California man accused of spying for China denied bail, public defender

A California tour operator accused of delivering classified U.S. national security information to officials in China was denied bail Wednesday after a judge deemed him a flight risk.

Xuehua "Edward" Peng was also ordered to hire his own attorney after U.S. Magistrate Judge Jacqueline Corley ruled he didn't qualify for a free public defender.

Peng, 56, was arrested in his San Francisco-area home Friday as part of an FBI sting operation targeting Chinese intelligence operatives in the U.S. He is charged with acting as an illegal agent of a foreign government.

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US attorney David Anderson announces criminal spy charges against Xuehua "Edward" Peng Monday in San Francisco.(AP Photo/Janie Har)

US attorney David Anderson announces criminal spy charges against Xuehua "Edward" Peng Monday in San Francisco.(AP Photo/Janie Har)

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Prosecutors said Peng, a naturalized American citizen, made at least five cash drops of up to $20,000 each in hotel rooms in exchange for documents on a digital card provided by a person secretly working with the FBI. Peng would then travel to Beijing to meet with Chinese intelligence officers, they said.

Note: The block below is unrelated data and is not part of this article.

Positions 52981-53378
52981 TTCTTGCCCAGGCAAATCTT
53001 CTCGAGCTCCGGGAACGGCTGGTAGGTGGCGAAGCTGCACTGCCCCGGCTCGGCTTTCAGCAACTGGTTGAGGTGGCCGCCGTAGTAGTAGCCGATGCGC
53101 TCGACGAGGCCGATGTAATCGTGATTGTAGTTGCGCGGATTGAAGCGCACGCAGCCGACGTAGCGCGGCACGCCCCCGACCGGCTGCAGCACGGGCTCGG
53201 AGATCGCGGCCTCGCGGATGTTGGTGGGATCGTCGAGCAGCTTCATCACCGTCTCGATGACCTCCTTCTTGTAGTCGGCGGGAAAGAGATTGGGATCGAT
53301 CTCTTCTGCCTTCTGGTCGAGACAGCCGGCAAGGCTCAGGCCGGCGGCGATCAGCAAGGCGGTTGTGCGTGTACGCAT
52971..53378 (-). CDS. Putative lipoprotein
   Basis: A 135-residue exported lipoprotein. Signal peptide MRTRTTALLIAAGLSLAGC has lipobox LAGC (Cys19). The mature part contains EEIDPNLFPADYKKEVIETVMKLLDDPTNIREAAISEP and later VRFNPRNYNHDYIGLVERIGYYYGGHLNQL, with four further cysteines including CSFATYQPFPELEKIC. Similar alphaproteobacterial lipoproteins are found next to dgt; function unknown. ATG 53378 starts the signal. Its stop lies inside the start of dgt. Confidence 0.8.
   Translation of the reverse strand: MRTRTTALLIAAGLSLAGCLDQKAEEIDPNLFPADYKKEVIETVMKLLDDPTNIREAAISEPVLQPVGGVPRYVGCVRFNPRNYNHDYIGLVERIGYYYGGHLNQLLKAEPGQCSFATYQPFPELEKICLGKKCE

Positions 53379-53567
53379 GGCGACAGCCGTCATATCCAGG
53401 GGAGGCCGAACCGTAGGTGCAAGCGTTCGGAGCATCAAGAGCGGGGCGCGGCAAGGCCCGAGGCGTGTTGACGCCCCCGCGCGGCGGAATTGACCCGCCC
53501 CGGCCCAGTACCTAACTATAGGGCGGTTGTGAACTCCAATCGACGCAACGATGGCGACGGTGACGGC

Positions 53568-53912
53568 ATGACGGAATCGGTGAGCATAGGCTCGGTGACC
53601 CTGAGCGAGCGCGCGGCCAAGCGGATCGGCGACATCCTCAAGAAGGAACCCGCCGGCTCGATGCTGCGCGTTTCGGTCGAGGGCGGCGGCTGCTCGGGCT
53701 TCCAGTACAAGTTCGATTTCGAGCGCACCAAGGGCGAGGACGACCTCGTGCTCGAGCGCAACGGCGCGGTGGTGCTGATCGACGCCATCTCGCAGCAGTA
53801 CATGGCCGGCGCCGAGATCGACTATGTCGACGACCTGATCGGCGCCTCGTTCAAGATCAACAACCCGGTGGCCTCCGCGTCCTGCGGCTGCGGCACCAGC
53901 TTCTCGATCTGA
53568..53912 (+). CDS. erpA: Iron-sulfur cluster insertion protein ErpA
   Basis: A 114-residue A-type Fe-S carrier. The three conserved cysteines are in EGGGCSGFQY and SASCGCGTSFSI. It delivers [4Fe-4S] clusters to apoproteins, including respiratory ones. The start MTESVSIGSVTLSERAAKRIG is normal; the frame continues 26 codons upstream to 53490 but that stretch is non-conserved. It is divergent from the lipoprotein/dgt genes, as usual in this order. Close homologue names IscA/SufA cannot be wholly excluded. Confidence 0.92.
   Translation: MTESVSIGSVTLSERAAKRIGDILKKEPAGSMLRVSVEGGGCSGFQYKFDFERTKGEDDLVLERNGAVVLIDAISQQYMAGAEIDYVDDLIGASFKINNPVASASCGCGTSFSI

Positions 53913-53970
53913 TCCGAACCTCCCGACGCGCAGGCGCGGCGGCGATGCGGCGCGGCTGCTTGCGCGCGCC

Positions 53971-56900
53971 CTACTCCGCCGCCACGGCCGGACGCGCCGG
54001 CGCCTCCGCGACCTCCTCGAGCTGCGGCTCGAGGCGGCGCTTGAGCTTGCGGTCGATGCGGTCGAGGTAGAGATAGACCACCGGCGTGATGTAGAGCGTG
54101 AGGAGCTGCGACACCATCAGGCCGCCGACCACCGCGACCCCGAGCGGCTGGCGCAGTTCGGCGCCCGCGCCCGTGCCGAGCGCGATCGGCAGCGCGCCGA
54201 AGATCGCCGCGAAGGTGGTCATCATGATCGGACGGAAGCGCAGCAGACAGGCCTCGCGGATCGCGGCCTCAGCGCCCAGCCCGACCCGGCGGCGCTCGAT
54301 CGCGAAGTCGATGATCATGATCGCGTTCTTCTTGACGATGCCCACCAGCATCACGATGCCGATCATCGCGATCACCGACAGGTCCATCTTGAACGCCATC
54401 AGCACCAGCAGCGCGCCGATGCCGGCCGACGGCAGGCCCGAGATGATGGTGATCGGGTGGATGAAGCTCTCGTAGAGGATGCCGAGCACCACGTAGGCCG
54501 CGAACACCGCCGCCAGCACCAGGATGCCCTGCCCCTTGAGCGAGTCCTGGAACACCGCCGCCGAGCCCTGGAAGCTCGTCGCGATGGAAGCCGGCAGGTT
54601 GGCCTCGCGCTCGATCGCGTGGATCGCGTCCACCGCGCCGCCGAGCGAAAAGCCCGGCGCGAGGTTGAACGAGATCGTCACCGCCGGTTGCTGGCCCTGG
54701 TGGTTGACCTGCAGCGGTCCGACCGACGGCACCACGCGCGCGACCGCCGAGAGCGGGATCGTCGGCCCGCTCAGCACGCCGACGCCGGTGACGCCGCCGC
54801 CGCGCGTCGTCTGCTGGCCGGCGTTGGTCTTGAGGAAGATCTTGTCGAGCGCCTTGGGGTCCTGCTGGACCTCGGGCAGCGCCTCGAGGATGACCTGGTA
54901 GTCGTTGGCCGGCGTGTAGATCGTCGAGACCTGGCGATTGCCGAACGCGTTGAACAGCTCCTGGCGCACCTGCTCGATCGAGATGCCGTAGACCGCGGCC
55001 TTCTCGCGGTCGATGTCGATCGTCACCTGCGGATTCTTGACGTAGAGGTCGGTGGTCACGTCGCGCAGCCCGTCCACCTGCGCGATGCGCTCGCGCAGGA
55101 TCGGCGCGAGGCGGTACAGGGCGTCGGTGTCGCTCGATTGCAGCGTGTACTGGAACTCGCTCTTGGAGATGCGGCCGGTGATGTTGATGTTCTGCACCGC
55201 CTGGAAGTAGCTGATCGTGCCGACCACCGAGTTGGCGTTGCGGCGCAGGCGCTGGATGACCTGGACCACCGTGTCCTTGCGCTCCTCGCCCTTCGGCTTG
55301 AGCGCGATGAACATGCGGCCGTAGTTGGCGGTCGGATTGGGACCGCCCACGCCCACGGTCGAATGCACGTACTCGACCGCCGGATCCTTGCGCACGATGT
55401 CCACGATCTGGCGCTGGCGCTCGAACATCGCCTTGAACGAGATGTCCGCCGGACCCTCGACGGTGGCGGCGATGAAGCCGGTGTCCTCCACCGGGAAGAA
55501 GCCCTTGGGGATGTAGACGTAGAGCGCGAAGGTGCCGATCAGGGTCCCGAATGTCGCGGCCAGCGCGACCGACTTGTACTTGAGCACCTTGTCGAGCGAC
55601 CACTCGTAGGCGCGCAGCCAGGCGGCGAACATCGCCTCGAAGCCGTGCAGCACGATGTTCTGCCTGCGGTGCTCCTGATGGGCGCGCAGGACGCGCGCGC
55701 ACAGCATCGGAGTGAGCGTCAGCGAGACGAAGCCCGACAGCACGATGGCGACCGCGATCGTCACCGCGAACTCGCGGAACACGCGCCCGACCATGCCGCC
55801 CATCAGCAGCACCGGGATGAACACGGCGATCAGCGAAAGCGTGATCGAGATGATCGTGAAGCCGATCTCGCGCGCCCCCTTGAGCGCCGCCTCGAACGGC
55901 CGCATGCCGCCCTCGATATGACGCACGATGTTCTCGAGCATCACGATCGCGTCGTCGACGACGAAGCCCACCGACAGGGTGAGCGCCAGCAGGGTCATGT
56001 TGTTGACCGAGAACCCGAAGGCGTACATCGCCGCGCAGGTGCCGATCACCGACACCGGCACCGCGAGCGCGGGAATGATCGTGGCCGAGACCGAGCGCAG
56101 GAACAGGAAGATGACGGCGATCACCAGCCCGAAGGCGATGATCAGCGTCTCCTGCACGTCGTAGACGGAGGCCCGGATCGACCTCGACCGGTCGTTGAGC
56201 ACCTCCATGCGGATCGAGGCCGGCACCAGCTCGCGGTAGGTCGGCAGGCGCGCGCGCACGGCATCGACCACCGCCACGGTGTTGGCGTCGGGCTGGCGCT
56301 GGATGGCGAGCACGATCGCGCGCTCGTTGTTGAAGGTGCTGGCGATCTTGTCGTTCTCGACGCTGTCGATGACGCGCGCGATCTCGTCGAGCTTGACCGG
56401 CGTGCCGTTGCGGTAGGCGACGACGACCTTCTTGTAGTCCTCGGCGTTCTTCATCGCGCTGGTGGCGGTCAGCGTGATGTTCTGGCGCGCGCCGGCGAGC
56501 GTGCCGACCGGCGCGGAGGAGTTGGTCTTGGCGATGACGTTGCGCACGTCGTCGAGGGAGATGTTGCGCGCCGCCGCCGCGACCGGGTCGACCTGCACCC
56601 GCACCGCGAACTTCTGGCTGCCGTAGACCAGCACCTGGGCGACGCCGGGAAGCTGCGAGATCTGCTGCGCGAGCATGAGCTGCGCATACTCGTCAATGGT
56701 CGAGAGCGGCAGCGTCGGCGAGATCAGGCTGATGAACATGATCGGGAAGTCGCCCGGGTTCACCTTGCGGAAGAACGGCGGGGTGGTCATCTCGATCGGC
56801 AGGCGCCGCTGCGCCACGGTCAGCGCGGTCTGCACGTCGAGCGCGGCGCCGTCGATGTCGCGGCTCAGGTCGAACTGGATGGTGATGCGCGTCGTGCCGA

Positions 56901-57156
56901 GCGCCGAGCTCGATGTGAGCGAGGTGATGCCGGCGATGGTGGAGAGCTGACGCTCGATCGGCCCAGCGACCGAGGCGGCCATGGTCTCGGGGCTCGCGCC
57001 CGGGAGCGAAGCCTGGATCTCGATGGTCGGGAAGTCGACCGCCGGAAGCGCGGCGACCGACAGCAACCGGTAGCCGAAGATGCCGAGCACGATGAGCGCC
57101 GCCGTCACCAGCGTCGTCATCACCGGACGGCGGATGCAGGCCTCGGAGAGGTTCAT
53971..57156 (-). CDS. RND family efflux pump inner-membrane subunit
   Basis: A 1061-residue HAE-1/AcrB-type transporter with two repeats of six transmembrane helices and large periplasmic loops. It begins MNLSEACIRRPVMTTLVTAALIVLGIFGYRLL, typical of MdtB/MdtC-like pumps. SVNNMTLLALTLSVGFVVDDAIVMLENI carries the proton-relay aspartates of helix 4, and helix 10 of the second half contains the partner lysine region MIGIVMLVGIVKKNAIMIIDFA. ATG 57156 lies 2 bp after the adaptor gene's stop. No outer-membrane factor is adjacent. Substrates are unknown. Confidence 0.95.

Prosecutors allege Peng had made 15 trips to China since 2015 and many more before that time. The cash drops detailed in the complaint against him took place between October 2015 and June 2018. Two of the drops took place in hotels in the Bay Area, while three of the drops took place in Columbus, Ga.

Wearing an orange jumpsuit, Peng used an interpreter during his appearance in a San Francisco courtroom Wednesday.

Assistant U.S. public defender Ellen Leonida argued in court for his release, saying Peng “has every motivation to stay here” and that his adult daughter and sister have offered their homes as bail guarantees.

The DOJ says Xuehua Edward Peng Peng would secure hotel rooms where he gave a double agent cash in exchange for classified information on data cards.

The DOJ says Xuehua Edward Peng Peng would secure hotel rooms where he gave a double agent cash in exchange for classified information on data cards.

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Authorities argued Peng has money, contacts, a mistress and an apartment in China. Judge Corley said she wasn’t satisfied that the presence of Peng's family in California was enough to keep the defendant in the U.S.

Peng came to the U.S. in 2001 on a temporary business visa and operated U.S. Tour and Travel in San Francisco. He faces up to 10 years in prison and a $250,000 fine if convicted. His next court appearance is scheduled Oct. 15.

Fox News editor Bradford Betz and The Associated Press contributed to this report.